After spending six relaxing weeks vacationing in India, I’m ready to board the first of four planes back to Southern California. It’s an epic trip to an epic land. I’m about to enter the meat grinder of being glued to a plane seat for the next thirty hours, but every rose has its meat grinder. If I’m lucky and get a window seat on the last plane, I’ll be anxiously awaiting familiar landmarks:
“Oh wow, there’s Big Bear Lake. They tell me it snowed a lot when I was gone … I’ll bet San Gorgonio looks like giant bowl of vanilla ice cream sprinkled with pine trees. I can’t wait to go hiking in the Big Bear high country. Oh, there’s sapphire blue Lake Arrowhead … it’s amazing how the mountains blend right into the high desert. It looks like the desert could just overtake those mountains … but not with that snow on the ground.”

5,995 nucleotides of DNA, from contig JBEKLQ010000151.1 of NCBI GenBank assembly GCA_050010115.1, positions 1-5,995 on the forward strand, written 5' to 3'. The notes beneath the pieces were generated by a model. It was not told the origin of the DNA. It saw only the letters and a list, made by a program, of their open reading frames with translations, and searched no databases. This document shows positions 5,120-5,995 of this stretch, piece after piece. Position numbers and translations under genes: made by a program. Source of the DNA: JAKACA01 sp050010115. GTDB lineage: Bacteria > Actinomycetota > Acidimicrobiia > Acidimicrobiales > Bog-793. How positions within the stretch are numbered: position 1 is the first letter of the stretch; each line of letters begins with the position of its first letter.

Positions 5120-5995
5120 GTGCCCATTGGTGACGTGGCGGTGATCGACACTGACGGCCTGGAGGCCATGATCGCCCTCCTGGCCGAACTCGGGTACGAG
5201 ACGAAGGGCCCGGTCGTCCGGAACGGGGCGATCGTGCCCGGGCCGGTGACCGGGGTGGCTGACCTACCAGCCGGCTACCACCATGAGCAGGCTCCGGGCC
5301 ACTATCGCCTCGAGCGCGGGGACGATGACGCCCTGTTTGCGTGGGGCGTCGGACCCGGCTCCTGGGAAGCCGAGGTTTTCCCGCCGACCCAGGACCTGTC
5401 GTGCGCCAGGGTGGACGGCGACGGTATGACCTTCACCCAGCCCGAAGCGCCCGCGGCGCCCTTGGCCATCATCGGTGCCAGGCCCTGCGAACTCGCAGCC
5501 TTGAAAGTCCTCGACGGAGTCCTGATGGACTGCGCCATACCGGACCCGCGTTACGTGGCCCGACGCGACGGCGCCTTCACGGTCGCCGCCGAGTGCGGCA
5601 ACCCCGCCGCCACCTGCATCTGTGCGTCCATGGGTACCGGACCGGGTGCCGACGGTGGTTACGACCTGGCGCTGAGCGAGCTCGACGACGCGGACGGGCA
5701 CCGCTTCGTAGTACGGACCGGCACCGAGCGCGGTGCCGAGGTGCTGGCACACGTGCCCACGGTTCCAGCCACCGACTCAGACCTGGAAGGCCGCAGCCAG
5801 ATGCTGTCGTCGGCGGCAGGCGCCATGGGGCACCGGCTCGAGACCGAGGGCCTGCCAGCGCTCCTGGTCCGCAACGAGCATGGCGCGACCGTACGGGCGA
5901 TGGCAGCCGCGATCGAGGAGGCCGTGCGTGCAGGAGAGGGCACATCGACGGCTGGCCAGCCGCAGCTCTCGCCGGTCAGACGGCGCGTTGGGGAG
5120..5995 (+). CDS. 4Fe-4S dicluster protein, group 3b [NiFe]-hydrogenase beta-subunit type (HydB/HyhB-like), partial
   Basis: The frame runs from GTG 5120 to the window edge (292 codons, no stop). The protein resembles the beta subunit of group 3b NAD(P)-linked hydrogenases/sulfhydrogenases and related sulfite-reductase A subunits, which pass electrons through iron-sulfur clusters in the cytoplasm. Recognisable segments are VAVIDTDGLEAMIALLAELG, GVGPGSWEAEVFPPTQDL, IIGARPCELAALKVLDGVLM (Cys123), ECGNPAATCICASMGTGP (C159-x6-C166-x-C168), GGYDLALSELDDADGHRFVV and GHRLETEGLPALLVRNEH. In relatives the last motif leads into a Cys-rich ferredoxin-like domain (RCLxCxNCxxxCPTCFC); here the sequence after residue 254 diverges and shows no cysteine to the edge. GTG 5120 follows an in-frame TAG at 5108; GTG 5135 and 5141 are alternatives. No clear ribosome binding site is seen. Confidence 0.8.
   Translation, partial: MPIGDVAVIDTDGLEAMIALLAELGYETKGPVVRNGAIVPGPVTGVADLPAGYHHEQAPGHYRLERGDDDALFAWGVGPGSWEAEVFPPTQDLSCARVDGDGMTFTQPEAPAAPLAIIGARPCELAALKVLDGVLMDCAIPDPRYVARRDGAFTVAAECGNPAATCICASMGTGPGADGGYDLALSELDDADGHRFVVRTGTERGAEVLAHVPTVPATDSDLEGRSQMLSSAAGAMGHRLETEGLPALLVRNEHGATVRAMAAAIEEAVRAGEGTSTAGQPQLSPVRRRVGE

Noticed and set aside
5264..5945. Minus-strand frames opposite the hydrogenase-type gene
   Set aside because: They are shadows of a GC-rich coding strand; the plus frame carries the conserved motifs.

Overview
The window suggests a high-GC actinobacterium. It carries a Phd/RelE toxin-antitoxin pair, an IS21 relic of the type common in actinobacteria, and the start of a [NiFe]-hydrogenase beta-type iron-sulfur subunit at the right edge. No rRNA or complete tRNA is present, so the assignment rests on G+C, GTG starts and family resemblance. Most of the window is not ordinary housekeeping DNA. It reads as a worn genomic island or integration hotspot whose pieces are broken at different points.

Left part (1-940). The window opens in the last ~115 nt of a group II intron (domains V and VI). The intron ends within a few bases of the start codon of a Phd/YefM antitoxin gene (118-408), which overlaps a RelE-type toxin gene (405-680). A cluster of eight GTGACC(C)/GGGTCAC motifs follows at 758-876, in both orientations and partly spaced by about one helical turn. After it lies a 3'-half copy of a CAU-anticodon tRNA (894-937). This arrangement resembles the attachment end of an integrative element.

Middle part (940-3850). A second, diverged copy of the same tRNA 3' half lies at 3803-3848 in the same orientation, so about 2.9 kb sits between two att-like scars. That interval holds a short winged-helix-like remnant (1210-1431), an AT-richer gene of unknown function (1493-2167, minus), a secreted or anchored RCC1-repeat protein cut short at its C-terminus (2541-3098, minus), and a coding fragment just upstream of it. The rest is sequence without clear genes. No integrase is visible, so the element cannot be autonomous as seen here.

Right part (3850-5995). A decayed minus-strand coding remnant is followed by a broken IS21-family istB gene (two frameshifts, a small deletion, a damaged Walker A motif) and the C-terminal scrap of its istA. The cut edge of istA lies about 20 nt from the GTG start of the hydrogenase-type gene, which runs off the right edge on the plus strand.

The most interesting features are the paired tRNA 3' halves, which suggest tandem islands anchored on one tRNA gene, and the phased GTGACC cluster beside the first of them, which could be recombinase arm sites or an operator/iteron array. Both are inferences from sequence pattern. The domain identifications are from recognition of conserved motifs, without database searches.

“There’s the 210 Freeway, the one I take to Old Town Pasadena. I can’t wait to get a wood-fired pizza margherita at Settebello … and that’s downtown LA, home of the Grand Central Market. India has great food, but there’s every kind of food down there—it’s been way too long since I’ve had a really good falafel sandwich or Thai street food. There’s the 405 Freeway—oh no, it’s jammed—speaking of a meat grinder.”
Soon, I’ll be standing on the curb at LAX, and the first thing I’ll notice is that special shade of Southern California sunlight. I’m no Claude Monet, I can’t paint an Impressionist painting of sunshine; I can only say that the Southland sunshine has a special, cheerful quality to it. I said it last year and I’ll say it again next year: There’s no place I’d rather live than Southern California.
The sunshine insists on it.